Last summer, plans were drawn up to interdict cross-border "ratlines" as a means of defunding the Taliban. But the Obama administration's five-month delay in "surging" additional U.S. troops and trainers to Afghanistan has resulted in too few "boots on the ground" to shut down the frontier. As a consequence, the effort to reduce this spring's opium harvest is being limited to a "test case" in the recently secured Marjah district of central Helmand.
Though the Marjah operation -- and parallel efforts by the International Security Assistance Force in Nad Ali, Now Zad and Garmsir -- resulted in reduced opium production, the Karzai government in Kabul has been slow to capitalize on the gains elsewhere in the country. Only 27 of Afghanistan's 34 provinces currently have full-time provincial reconstruction teams in operation. Some Afghan national security forces, such as the commando kandaks that are partnered with U.S. special operations units, are well-trained and well-equipped, but many are barely prepared.
Our Fox News team has accompanied more than two dozen combined U.S./Afghan units on combat operations -- and seen the full spectrum of the readiness of Afghan security forces. On one such mission last week, U.S. personnel were stunned when the Afghan National Army company commander they had been advising "declined" to board the Mi-17 helicopters carrying his troops on a cordon and search operation.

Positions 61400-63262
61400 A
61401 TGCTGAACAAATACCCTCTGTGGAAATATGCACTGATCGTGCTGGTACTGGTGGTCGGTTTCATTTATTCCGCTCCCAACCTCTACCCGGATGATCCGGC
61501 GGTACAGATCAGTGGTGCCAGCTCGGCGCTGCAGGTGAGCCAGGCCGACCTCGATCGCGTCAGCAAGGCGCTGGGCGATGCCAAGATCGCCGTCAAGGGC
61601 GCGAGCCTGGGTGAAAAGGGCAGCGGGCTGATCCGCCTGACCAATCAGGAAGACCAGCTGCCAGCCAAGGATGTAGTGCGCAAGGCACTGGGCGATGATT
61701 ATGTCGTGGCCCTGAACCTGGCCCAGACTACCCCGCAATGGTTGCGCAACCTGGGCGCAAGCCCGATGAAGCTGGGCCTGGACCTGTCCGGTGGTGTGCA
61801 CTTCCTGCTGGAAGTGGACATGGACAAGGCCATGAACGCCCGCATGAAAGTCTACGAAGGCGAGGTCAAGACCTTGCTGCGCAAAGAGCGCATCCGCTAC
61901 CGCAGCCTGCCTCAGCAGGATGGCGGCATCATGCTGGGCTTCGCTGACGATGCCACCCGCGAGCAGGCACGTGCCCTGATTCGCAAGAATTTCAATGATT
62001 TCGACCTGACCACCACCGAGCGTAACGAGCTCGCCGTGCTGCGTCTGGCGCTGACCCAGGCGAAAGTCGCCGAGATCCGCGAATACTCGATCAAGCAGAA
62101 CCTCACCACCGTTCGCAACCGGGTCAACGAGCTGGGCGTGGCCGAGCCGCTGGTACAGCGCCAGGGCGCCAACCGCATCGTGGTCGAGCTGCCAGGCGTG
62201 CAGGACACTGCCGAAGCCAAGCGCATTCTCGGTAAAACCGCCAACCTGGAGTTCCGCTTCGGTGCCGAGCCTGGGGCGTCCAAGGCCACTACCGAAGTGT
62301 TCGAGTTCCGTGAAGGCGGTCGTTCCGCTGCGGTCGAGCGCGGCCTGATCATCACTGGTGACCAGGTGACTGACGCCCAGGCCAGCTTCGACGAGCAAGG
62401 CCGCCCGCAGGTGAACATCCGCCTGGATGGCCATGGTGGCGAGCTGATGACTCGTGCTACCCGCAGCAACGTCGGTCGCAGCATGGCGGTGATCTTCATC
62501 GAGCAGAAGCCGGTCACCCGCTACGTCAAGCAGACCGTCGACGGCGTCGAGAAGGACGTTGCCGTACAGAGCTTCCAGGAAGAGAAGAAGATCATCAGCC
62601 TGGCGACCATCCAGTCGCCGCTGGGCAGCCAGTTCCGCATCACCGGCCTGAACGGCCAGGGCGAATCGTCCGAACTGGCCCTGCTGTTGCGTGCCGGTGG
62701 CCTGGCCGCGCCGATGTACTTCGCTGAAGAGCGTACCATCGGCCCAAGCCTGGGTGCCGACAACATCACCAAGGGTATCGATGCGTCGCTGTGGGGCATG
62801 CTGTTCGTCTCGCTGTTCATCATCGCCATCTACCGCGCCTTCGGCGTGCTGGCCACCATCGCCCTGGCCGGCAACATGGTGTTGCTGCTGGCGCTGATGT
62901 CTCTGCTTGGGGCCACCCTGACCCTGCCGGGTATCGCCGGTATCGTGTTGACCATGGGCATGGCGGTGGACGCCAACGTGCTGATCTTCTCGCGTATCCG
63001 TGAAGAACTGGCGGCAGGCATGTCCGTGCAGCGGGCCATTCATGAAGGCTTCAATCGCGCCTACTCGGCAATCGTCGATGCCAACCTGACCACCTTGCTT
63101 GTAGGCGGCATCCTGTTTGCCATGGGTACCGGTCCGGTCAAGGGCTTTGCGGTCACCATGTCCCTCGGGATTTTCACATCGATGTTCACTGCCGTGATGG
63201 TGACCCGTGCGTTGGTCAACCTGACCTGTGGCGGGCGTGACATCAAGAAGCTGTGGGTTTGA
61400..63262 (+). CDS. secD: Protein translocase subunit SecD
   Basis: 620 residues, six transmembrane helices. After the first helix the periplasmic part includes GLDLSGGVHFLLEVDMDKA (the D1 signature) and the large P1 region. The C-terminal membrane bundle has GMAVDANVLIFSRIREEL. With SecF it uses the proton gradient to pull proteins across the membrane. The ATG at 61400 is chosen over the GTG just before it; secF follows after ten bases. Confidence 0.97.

Perhaps he "stayed home" because he knew his men better than we did. During the mission -- led by a capable Afghan sergeant -- only a handful of his troops exhibited the slightest tactical proficiency. Carrying their AK-47s slung over their shoulders seemed to be SOP. The platoon's machine-gunner ditched his Kevlar helmet. In its stead, he wore a white turban around his head. Chuck Holton, my former U.S. Army Ranger cameraman, and I spent the day staying as far from him as we could, knowing he was Target No. 1 for a sniper. Thankfully, the Taliban were out to lunch -- or went to ground to prevent being spotted on the thermal sights of the Apache helicopters overhead.
There are some very good, brave and competent Afghan soldiers and police, but not enough. The commandos and narcotics interdiction units we have seen are the kind of troops you want on your flank in a gunfight. Unfortunately, the "tactical pause" now under way in Afghanistan won't help any of them get any better -- or help our troops do what they know they can do: win!
Oliver North is a nationally syndicated columnist, the host of War Stories on the Fox News Channel, the author of the new novel Heroes Proved and the co-founder of Freedom Alliance, an organization that provides college scholarships to the children of U.S. military personnel killed or permanently disabled in the line of duty. Join Oliver North in Israel by going to www.olivernorthisrael.com.